The same is true for every Christian today. We all have a mission from God, good works that God wants us to complete that advance his kingdom upon the earth. Some Christians don't even know what God's call is upon their life, they think they can be saved and then carry on living just like they did before the met Jesus. Other Christians understand their mission but can't keep their minds focused on God's plan; they are so focused on what this world has to offer that they chase after these pleasures instead of doing God's will.

Covet is the Tenth Commandment. Here is what it says:
"You shall not covet your neighbor’s house. You shall not covet your neighbor’s wife, or his male or female servant, his ox or donkey, or anything that belongs to your neighbor" (Exodus 20:17).

This commandment may be last but it is the most powerful to lead us into a spiral of other sin and evil. This was the first temptation that hit David, because his mind looked around at what was available to him, instead of being focused on God's will. Once coveting had captivated David's mind, his words and actions took him down this path of sin.

David broke the Ninth Commandment
"You shall not give false testimony against your neighbor"
David created an elaborate scheme to make everyone believe that Bathsheba's pregnancy was caused by Uriah's visit to his home.

David broke the Eighth Commandment
"You shall not steal"
David had determined in his heart to have Bathsheba as his wife. He took another man's wife by getting rid of the other man.

David broke the Seventh Commandment
"You shall not commit adultery"
David had a very strong sexual desire in his physical make-up, that was a great temptation to sin, and led to David's adultery with Bathsheba. But when David was leading the army this desire was being controlled by his devotion to the will of God. Every desire of our flesh is insatiable, but the pleasure is fleeting, so we want more and more, until we get addicted to it. David had many wives because sexual pleasure without Godly love is fleeting, which causes us to want more and more. It shows up today in rampant casual sex without any relationship commitments, and in pornography addictions.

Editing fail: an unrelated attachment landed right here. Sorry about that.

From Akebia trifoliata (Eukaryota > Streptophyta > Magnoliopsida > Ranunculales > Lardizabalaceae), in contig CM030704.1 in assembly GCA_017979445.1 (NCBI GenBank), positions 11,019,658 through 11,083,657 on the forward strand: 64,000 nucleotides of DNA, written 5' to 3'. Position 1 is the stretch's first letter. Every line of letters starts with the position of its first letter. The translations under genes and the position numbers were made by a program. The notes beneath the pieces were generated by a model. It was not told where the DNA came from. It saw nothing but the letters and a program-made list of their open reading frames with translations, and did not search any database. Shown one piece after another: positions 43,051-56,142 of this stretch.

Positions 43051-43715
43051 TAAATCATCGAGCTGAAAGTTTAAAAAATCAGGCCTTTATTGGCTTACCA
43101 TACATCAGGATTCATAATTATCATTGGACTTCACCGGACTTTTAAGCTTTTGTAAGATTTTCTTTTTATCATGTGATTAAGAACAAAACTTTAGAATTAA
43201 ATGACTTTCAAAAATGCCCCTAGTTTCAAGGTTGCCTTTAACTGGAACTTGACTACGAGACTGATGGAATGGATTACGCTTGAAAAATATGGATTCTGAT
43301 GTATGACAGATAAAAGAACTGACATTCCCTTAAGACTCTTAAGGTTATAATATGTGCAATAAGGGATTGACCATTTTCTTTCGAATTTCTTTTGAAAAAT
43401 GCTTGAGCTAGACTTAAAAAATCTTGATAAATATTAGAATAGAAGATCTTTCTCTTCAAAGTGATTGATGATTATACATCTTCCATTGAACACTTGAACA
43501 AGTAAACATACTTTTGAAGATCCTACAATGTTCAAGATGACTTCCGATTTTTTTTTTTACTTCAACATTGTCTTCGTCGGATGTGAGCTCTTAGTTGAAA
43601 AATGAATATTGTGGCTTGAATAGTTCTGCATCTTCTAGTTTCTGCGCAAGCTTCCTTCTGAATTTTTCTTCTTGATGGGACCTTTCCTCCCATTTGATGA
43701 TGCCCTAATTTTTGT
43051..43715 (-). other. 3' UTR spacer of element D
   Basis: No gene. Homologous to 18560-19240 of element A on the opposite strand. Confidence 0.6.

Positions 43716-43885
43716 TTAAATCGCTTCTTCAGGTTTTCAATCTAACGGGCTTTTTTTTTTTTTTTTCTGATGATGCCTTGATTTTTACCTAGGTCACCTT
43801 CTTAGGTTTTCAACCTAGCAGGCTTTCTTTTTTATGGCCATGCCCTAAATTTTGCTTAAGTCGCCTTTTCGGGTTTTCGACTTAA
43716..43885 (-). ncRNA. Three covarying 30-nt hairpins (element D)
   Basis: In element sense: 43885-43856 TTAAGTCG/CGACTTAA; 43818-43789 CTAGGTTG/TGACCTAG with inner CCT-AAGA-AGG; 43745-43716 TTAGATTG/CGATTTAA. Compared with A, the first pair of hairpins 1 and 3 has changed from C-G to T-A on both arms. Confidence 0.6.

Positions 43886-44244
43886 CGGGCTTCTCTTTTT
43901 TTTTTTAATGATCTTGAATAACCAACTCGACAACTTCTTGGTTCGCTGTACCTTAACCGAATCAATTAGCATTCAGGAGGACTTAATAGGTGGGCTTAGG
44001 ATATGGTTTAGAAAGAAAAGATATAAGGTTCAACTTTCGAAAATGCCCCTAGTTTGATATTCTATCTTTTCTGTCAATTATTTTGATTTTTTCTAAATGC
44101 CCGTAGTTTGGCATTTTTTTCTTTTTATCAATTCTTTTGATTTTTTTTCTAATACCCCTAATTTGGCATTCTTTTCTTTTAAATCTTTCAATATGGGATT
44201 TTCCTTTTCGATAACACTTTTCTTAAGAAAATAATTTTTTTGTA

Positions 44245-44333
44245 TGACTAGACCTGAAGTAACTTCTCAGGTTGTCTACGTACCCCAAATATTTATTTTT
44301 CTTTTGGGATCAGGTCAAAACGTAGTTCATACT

David broke the Sixth Commandment
"You shall not murder"
David conspired with Joab to have Uriah murdered, so no one would know what he had done, and no one could stop him from taking Bathsheba as his wife.

David broke the First Commandment
"You shall have no other gods before me"
David stopped trusting God to meet his needs. He took control himself. He worshipped women for the sexual pleasure it gave him, which also broke the Second Commandment.

March 04 2021 2 responses Vote Up Share Report

My picture Jack Gutknecht ABC/DTS graduate, guitar music ministry Baptist church
Both Tim and Grant mentioned this first: David abandoned his purpose by staying home from war (2 Samuel 11:1). 

Looking lustfully at Bathsheba was a focus on his own desires (2 Samuel 11:3).

In 2 Sam. 11:4 he, as Tim said, inquired about Bathsheba; i.e. when temptation came, he looked into it instead of turning away from it. And then, too, in this same verse, he sent for her,  even after learning that she was married.--Tim. Thus, David sinned deliberately.

Next, according to Grant, "David broke the Ninth Commandment
"You shall not give false testimony against your neighbor"
David created an elaborate scheme to make everyone believe that Bathsheba's pregnancy was caused by Uriah's visit to his home." That is, David tried to cover up his sin by deceiving others (2 Sam 11:6-15).

Both Tim and Grant mentioned breaking the 6th Commandment: David committed murder to continue the cover-up (2 Sa 11:15, 17).

March 07 2021 0 responses Vote Up Share Report